The MAP News
526th Edition Aug 07, 2021
Help Mangroves Help the Oceans
As we see the effects of the climate and ecological crises beginning to take hold all around the world, mangroves are becoming more vital than ever. From standing as a living barrier against rising seas and more intense storms, to mitigating the causes of climate change (storing up to five times more carbon per hectare than tropical forests), to keeping the oceans healthy by providing nursery grounds and habitats to many marine species and filtering sediments that would otherwise wind up on coral reefs and seagrass beds, mangroves are increasingly imperative to securing our planet's habitable future.
Mangrove Action Project is actively working across the globe to help conserve and restore our world's mangrove forests, in partnership with groups ranging from coastal communities to governments, academics, and international NGOs. And this year, MAP has joined with the UN Decade on Ecosystem Restoration in an effort to build a sustainable and healthy future for all.
This World Mangrove Day, we are asking for your help to save and restore these vital ecosystems and protect our coastlines, communities and wildlife. By donating to MAP, you are helping to:
· Work with coastal communities to bring back and keep their
forests and safeguard their livelihoods
· Assist regional, national, and international groups working on
mangrove restoration to make their efforts more effective,
sustainable, and biodiverse
· Educate on and spread awareness of the importance of mangrove
forests around the world.
MAP is only able to do this work because of our network of support. Thank you for your help, and for spreading the word about mangroves. Please pass on this message, and if you would like to find out more about mangroves and MAP's efforts, visit our website at www.mangroveactionproject.org.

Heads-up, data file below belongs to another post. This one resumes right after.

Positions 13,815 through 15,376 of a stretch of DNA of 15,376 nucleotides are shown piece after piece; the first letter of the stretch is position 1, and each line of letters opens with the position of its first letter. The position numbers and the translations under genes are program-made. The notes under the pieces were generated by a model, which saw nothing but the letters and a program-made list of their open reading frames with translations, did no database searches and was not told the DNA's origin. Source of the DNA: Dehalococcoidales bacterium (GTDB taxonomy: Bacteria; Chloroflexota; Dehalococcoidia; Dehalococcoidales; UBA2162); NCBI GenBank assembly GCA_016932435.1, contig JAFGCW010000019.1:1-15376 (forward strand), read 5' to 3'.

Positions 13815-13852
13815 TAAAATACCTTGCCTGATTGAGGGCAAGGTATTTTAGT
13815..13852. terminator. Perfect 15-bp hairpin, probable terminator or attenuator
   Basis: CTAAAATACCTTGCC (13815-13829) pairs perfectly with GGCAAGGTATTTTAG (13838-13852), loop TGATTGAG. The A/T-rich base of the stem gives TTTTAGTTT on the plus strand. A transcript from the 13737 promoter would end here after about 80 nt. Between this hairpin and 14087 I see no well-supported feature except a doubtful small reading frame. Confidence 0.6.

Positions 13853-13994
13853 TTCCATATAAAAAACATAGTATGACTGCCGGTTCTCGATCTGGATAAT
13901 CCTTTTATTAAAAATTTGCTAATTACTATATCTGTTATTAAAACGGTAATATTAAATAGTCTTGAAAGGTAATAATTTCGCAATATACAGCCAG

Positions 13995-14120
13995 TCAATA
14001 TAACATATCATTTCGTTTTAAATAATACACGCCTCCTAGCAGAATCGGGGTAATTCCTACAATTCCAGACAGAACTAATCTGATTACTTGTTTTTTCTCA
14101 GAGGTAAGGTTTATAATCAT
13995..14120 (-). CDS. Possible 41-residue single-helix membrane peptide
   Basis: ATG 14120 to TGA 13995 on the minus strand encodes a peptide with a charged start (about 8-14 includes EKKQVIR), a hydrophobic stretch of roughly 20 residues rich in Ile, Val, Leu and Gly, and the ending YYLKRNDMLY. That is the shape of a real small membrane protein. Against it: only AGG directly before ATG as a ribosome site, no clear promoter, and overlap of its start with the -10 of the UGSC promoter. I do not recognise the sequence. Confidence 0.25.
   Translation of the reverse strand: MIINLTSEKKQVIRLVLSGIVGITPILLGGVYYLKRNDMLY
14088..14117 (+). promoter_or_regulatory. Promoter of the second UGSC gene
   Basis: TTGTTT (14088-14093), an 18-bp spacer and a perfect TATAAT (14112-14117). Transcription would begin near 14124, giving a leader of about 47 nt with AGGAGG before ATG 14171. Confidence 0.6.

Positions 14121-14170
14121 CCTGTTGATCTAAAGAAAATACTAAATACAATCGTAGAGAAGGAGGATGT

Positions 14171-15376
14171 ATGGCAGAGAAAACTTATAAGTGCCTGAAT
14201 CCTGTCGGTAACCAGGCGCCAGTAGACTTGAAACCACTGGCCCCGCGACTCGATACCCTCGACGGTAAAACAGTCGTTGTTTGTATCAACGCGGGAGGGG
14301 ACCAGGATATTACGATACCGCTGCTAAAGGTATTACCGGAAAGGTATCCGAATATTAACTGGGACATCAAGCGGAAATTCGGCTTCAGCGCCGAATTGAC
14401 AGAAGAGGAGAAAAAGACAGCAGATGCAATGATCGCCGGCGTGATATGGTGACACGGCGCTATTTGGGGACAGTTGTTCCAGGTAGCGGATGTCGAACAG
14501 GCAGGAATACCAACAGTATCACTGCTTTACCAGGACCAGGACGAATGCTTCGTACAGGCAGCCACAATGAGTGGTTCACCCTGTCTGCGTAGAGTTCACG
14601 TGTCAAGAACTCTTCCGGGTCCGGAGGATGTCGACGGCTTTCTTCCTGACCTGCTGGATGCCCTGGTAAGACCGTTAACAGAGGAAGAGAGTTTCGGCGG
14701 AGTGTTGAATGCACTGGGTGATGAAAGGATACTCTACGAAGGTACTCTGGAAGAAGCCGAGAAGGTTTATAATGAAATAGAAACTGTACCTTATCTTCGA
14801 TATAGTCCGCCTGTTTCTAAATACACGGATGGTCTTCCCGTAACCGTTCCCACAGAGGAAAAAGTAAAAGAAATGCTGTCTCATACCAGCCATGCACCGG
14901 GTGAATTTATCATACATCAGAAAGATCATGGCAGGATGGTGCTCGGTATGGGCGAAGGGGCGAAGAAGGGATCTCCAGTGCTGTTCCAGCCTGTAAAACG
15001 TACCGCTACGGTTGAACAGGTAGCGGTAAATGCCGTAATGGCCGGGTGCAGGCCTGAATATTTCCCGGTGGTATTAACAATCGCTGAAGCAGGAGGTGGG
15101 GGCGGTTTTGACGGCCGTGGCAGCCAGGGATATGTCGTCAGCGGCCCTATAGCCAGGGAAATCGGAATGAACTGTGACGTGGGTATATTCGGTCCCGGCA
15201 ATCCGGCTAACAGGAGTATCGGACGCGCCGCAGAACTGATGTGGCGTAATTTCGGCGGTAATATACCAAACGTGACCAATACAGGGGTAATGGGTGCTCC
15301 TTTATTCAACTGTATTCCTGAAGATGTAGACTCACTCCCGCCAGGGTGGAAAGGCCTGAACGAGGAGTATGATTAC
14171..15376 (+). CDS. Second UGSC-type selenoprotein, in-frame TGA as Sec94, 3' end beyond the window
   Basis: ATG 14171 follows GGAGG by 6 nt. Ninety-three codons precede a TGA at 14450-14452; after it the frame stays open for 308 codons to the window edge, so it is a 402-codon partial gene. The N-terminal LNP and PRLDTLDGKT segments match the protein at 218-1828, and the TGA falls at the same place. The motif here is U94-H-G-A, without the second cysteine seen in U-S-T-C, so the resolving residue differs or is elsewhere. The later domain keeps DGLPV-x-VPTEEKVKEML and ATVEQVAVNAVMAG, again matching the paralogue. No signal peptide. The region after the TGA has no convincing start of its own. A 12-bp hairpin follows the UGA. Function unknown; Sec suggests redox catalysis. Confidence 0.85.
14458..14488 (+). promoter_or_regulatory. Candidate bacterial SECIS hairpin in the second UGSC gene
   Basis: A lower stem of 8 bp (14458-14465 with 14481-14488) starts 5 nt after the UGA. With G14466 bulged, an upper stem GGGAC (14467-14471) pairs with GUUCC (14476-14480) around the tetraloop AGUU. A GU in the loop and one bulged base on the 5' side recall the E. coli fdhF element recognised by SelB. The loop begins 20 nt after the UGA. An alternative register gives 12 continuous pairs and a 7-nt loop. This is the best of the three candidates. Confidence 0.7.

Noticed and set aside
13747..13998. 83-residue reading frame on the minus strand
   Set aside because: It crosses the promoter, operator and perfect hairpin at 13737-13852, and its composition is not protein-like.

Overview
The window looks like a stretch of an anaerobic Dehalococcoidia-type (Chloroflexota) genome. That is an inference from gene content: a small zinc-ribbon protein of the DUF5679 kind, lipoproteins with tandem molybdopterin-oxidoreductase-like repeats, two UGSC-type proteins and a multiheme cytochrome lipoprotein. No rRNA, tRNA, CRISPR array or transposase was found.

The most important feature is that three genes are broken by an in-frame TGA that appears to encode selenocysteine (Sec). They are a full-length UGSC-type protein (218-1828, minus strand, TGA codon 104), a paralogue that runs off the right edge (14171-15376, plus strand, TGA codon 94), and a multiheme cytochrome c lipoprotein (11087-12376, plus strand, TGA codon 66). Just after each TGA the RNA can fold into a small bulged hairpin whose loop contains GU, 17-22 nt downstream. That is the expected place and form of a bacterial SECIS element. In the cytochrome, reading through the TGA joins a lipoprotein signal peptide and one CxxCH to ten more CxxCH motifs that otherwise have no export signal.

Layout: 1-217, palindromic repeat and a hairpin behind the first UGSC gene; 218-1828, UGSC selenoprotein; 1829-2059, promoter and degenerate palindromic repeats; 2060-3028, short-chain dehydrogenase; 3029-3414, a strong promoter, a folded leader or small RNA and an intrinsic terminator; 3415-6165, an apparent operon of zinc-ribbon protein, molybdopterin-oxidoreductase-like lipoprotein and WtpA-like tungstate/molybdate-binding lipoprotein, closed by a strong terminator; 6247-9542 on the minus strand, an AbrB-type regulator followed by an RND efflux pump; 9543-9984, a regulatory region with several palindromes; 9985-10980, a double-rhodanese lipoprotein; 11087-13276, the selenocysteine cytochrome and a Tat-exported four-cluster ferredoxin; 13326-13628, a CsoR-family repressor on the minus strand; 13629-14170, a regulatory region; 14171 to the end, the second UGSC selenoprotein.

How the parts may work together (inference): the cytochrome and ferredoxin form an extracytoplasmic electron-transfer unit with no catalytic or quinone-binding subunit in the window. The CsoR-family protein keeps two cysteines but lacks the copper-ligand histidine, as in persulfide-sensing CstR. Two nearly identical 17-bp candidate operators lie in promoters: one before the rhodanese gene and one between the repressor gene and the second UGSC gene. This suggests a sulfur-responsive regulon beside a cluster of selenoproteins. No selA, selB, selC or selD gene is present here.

The Mangroove Song
This catchy song was created by The Mangrooves, a group of environmental educators at the Bahamas Reef Environment Educational Foundation's annual teacher training.
Support mangrove conservation, UNESCO chief says
GLOBAL – Audrey Azoulay, Director General of the UN Educational, Scientific and Cultural Organization (UNESCO), made the appeal in her message for the International Day for the Conservation of the Mangrove Ecosystem, observed on 26 July. Mangroves are found in tropical and sub-tropical regions, on the boundary between land and sea. Globally, they cover a surface of just 14.8 million hectares, or roughly equivalent to the size of Greece. “They protect biodiversity by sheltering and nurturing marine life. They function like filtration systems, absorbing nutrients and pollutants. They fight coastal erosion, acting as breakwaters to dissipate storm surges and wave energy. Above all, they play an essential role as carbon sinks, sequestering atmospheric and oceanic carbon for long periods of time,” said Ms. Azoulay. Yet despite these benefits, UNESCO estimated that some countries lost more than 40 per cent of their mangroves between 1980 and 2005, often due to coastal development. READ MORE
Many mangrove restorations fail. Is there a better way?
GLOBAL - If any single event was a watershed for conservation of the world's mangrove forests, it was the Indian Ocean tsunami of 2004. In several affected countries, nonprofits and government agencies swiftly began planting mangrove seedlings; in Sri Lanka, plantings were made at more than 20 sites around the island’s rim. But when University of Ruhuna botanist Sunanda Kodikara visited those sites between 2012 and 2014, he was shocked to find mangroves regrowing on only about 20 percent of the area planted. Elsewhere, just a few saplings persevered, or none at all. “I saw so many dead plants,” Kodikara recalls. Especially disheartening, he says, was the fact that some $13 million had been spent on the efforts. Such results are particularly frustrating to experts, as the need for protecting and restoring the world’s “blue forests” is greater than ever. READ MORE